Black Community Leadership for Young Adults 2014

March 28, 2014 - March 30, 2014
Tatamagouche NS


Mar 28 – Mar 30, 2014 Fri 7:00 PM – Sun 1:00 PM
An opportunity for young adults from the Black community to share stories, experiences and struggles with a focus on gifts, strengths and opportunities within our communities as well as in trying to address issues such as racism, violence, and spiritual disconnectedness.

Participants will have the chance to reflect on the resources, and needs of our communities while opportunities will be provided to analyze and discuss some of the root causes and barriers for Black Canadians in realizing their full potential. This will be a time for young Black leaders to network, collectively develop strategies, and gain tools in order to thrive and excel while actively addressing injustices. We will refine our skill-set specifically in regards to facilitation, community organizing, and activism. 

Program Cost: $0 This program is generously supported by funding through Green Shield Canada.


Ann Marie Beals

Ann-Marie BealsAnn-Marie Beals was born in Dartmouth, NS, and is the oldest of six children. Though she grew up in downtown Dartmouth and North Dartmouth, her people come from North Preston. She has spent the majority of her working life as a banker, but realized during a mid-life reflection that it was not her calling and decided to go into education, where she feels very comfortable and loves working with children. She believes in life-long learning and is currently enrolled at Mount Saint Vincent University studying Psychology.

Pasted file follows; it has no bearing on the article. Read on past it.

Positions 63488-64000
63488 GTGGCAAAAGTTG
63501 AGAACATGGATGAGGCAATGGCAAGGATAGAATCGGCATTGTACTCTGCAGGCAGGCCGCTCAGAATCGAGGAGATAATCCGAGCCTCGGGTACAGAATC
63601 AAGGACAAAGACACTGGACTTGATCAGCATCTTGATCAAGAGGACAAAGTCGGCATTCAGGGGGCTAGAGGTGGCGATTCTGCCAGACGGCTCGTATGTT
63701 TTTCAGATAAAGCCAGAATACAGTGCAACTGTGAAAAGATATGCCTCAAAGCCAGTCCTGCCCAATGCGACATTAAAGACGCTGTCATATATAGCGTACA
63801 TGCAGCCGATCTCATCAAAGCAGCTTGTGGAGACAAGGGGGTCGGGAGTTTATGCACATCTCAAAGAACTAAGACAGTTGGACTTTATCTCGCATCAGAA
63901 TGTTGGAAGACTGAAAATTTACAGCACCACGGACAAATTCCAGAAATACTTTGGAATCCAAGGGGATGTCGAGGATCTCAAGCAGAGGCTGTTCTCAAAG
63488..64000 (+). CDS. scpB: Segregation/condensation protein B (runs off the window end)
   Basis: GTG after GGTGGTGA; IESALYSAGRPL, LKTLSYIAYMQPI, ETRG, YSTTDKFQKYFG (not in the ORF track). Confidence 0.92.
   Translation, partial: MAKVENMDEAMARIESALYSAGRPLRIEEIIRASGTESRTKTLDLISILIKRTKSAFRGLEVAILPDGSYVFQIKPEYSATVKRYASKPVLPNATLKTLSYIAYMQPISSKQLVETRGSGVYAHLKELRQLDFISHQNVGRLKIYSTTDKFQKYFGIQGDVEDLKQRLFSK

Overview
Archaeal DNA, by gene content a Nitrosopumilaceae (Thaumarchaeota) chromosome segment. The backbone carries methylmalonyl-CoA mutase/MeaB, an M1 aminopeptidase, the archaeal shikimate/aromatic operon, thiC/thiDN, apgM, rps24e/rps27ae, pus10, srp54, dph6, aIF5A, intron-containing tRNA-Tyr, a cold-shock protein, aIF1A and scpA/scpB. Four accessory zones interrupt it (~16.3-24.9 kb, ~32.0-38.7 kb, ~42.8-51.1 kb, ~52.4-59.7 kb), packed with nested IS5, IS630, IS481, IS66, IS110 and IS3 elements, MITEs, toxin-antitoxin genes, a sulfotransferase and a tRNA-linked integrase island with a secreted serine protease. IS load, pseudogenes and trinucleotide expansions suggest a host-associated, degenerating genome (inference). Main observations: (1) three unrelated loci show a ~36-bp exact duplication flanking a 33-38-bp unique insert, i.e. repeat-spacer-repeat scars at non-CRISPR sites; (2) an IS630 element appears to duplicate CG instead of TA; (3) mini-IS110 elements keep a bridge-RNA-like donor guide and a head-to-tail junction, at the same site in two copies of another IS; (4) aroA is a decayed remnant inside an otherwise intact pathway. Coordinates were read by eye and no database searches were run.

She is the happy Mom of three beautiful girls, one who has graduated university in Toronto, one in her third year at NSCAD and one entering high school. She believes we must live in a just and fair world, but she understands that we do not all live in such a place, especially if one’s skin colour is different than most. She feels it is of the utmost importance to teach our children the skills require to successfully navigate a world where all are not considered equal, yet want and deserve to live a contented successful life.

Barbara Hamilton-Hinch

Barbara Hamilton-HinchBarbara Hamilton-Hinch is Assistant Professor in the Department of Recreation and Leisure Studies in the School of Health and Human Performance at Dalhousie University and was previously the Black Student Advisor at Dalhousie University (a position she helped develop as a student in 1988). She was one of the first full-time female General Managers of the Community YMCA in Halifax, a Regional Educator for the Black Educators Association and worked internationally in the Gambia West Africa, educating children on the importance of health with the Nova Scotia Gambia Association.

She is actively involved in a number of community groups including Connecting to Africa, which strives to take students and community members to a country in Africa every second year and Imhotep Legacy, a Dalhousie based program funded by several organizations that strive to increase the number of students of African descent enrolled in STEM (Science, Technology, Engineering and Math) programs. She is presently completing her PhD and her area of research interest is looking at the impact of racism on individual’s health and well-being. She considers herself an advocate for “marginalized populations” and often delivers workshops and training in Diversity. 

Amanda Reddick

Amanda ReddickAmanda Reddick, Program Resource Group (PRG) facilitator, has a background in Peace and Conflict Studies which compliments her passion for community building and social justice. Amanda is a certified Dialogue for Peaceful Change Mediator, a member of the Black Leadership Advisory Committee and the Program Resource Group at the Tatamagouche Centre. She works with the Canadian Centre for Diversity as the Nova Scotia/New Brunswick Regional Program Manager. 

Categories: Leadership  |  Programs  |  Social Justice